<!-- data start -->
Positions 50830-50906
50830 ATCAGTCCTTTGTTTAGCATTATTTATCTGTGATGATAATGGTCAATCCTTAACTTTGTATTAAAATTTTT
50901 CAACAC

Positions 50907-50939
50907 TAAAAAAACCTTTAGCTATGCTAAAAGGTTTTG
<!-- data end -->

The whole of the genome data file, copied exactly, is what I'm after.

Positions 50830-50906
50830 ATCAGTCCTTTGTTTAGCATTATTTATCTGTGATGATAATGGTCAATCCTTAACTTTGTATTAAAATTTTT
50901 CAACAC

Positions 50907-50939
50907 TAAAAAAACCTTTAGCTATGCTAAAAGGTTTTG